One of the photos on the TV is of Paul Land, an older brother of Danny's who worked in construction before his good looks landed him a job as a model. That, in turn, led to a starring role in The Idol-maker, a movie about a nondescript Italian kid who becomes a '50s rock 'n' roll star. Danny and Paul are close. Danny tells people his father was an engineer before he retired, but really he made his living with his hands, working on projects for the WPA and later for the Ford Motor Company, loading and unloading trucks. Now he wants everyone to drive Fords because of his years there. Consequently, when Paul hit it big in Hollywood and bought a foreign sports car, everybody had to tell Michael it was a Ford.

Rita is just as spunky as her husband. She makes friendly bets on Seton Hall games with the local druggist. Danny got mad at her this year when she barged into the locker room seeking an autograph for a young child, oblivious to the players making fast breaks for towels. "Ma!" yelled Danny. "Get outta here."

On a recent afternoon in the Callandrillo dining room Rita was enjoying coffee with several family members and a visitor from South Carolina. "All the way from South America," said Rita, while at the head of the table Iron Mike was bent over, writing earnestly. Each morning he is up at 5:30, puttering around in the kitchen. Every 10 minutes or so he looks in on Danny. "He loves Danny," says Rita. "He says he never wants him to leave."

The family communicates with Michael by sign language, but for visitors, he brings out a note pad. On this occasion he had been regaling everyone with witty asides. The old man held up a note. "Loquacious" was scrawled on the paper. Michael pointed at himself.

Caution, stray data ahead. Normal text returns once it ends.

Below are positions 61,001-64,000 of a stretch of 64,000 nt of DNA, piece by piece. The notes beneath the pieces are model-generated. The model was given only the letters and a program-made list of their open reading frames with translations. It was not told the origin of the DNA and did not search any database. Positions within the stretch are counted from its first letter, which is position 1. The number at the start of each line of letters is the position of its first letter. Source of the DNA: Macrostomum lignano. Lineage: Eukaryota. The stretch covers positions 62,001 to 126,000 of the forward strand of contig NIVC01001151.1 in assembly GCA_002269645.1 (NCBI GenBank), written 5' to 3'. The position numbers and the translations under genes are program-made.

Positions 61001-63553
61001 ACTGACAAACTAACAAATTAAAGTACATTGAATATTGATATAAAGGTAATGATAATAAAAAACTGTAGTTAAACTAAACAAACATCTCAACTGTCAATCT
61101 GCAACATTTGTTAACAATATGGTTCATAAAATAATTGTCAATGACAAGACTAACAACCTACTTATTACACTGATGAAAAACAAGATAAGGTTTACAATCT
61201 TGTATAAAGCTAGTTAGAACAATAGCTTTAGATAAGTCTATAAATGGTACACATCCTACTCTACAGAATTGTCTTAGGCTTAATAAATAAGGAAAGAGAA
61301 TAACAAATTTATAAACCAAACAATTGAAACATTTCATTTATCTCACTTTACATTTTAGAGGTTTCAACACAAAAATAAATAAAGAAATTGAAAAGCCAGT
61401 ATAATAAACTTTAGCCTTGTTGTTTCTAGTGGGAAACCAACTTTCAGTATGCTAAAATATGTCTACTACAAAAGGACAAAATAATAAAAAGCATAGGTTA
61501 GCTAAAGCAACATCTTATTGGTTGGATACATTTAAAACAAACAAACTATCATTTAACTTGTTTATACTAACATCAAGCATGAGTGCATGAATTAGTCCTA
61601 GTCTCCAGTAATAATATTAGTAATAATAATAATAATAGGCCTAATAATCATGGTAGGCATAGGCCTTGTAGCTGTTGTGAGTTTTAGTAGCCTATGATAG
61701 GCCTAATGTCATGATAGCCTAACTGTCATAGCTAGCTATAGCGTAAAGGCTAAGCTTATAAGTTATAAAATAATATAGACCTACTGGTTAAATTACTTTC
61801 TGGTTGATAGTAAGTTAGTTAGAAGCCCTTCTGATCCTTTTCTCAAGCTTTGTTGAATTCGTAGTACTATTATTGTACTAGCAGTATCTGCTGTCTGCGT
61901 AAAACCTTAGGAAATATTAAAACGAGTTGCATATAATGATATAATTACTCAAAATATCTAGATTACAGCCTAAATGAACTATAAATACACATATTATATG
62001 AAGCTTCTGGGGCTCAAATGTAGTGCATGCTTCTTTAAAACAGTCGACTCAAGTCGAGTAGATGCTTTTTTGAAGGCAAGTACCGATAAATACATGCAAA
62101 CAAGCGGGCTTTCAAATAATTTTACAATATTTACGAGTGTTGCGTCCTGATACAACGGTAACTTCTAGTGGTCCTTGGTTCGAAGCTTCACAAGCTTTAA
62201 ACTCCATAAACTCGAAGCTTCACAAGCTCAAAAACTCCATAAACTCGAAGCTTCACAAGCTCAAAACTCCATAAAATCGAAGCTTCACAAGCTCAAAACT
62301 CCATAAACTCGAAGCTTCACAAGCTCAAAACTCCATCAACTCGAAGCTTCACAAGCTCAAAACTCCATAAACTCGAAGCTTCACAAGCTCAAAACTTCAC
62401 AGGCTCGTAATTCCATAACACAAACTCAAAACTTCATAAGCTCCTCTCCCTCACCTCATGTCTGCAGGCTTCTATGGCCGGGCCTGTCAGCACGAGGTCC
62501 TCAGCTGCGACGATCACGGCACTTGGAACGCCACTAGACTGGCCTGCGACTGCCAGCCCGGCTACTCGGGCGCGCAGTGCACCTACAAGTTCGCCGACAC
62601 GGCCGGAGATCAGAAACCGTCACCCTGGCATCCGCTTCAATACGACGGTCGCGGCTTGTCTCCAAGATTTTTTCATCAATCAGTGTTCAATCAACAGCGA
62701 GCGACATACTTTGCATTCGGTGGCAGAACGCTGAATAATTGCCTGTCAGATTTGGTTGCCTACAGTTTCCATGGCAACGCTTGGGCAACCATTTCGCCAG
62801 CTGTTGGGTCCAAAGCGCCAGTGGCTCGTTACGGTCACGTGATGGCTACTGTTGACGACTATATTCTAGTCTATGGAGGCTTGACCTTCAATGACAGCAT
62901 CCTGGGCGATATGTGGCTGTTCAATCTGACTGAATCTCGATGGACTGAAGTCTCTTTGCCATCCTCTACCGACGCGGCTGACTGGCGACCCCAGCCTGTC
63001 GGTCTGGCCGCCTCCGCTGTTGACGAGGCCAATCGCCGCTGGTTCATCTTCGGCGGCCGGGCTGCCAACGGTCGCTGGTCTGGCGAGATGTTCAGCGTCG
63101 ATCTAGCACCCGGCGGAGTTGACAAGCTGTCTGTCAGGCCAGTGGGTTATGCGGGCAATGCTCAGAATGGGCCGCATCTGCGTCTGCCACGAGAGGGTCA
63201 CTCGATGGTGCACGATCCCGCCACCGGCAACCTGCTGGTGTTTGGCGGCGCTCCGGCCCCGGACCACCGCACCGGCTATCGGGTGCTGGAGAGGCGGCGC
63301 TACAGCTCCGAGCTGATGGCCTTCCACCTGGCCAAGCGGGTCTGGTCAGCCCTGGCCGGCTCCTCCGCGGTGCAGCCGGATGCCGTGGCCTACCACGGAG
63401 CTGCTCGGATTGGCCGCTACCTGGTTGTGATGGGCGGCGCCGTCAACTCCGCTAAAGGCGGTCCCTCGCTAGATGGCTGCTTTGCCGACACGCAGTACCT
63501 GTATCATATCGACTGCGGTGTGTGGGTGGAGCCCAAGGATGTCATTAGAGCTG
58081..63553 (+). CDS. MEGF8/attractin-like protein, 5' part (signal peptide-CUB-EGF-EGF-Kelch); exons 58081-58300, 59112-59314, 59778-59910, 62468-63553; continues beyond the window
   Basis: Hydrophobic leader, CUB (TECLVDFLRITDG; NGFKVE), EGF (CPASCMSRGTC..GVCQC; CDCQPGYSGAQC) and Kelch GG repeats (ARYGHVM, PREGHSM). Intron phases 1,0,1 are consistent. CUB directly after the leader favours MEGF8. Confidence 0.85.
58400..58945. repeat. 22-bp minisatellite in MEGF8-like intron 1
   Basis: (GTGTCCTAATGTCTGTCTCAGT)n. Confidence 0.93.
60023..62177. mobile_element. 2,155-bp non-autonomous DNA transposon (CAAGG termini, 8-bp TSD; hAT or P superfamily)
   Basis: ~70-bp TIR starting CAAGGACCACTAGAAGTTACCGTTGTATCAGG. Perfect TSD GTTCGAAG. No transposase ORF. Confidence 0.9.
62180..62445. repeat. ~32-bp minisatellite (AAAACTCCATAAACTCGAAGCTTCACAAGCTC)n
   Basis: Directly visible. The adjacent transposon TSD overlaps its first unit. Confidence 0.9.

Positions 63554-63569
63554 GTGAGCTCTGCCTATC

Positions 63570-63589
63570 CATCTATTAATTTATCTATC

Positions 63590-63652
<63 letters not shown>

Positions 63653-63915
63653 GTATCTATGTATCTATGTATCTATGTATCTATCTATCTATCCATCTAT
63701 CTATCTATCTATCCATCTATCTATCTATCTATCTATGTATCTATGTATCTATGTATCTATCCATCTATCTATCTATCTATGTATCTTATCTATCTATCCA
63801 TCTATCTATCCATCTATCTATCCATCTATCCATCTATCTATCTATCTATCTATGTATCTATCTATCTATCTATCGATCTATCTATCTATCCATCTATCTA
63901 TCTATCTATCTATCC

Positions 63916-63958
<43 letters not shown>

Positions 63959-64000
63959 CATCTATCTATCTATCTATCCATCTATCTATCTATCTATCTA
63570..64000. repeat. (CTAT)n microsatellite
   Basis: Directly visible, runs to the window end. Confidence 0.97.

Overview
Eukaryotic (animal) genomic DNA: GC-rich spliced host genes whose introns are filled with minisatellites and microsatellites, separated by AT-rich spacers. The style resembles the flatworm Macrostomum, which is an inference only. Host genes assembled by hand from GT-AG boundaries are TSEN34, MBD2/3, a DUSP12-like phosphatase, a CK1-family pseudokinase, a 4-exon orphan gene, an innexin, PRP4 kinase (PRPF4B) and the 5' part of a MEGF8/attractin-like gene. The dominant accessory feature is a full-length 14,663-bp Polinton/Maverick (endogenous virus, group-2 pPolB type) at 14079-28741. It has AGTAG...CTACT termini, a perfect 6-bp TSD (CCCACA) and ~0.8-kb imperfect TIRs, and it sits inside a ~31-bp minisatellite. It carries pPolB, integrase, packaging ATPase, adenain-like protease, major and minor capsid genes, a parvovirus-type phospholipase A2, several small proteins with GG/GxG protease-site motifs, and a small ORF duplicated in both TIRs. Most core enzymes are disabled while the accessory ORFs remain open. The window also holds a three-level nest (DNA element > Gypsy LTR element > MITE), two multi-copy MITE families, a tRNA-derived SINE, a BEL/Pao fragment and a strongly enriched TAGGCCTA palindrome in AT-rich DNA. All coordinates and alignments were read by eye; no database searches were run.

"It's the oatmeal," said Irene, Danny's 25-year-old sister, explaining her father's energy. "He eats it every morning."

"Naw," said Danny's 60-year-old brother, John, Michael's son by a previous marriage. "He's rejuvenated because of Danny and Paulie. They brought him back to life."

Sitting at the table, the grizzled old man obviously was enjoying himself. People are surprised at his firm handshake and spirit. He doesn't seem handicapped, but when he was 14, an attack of spinal meningitis left him without speech or hearing. He held up another note. "When I was little," it said, "I was just like Danny."

It was Danny's admiration for his father that prompted him to enroll at Seton Hall in nearby South Orange. Michael was thrilled. Many of the school's students are the kids of working stiffs, and Danny and his father liked the coach at the time, Bill Raftery, an Irishman Michael called "Corned Beef and Cabbage." Best of all, Seton Hall is a Catholic school, and thus as good as a Ford.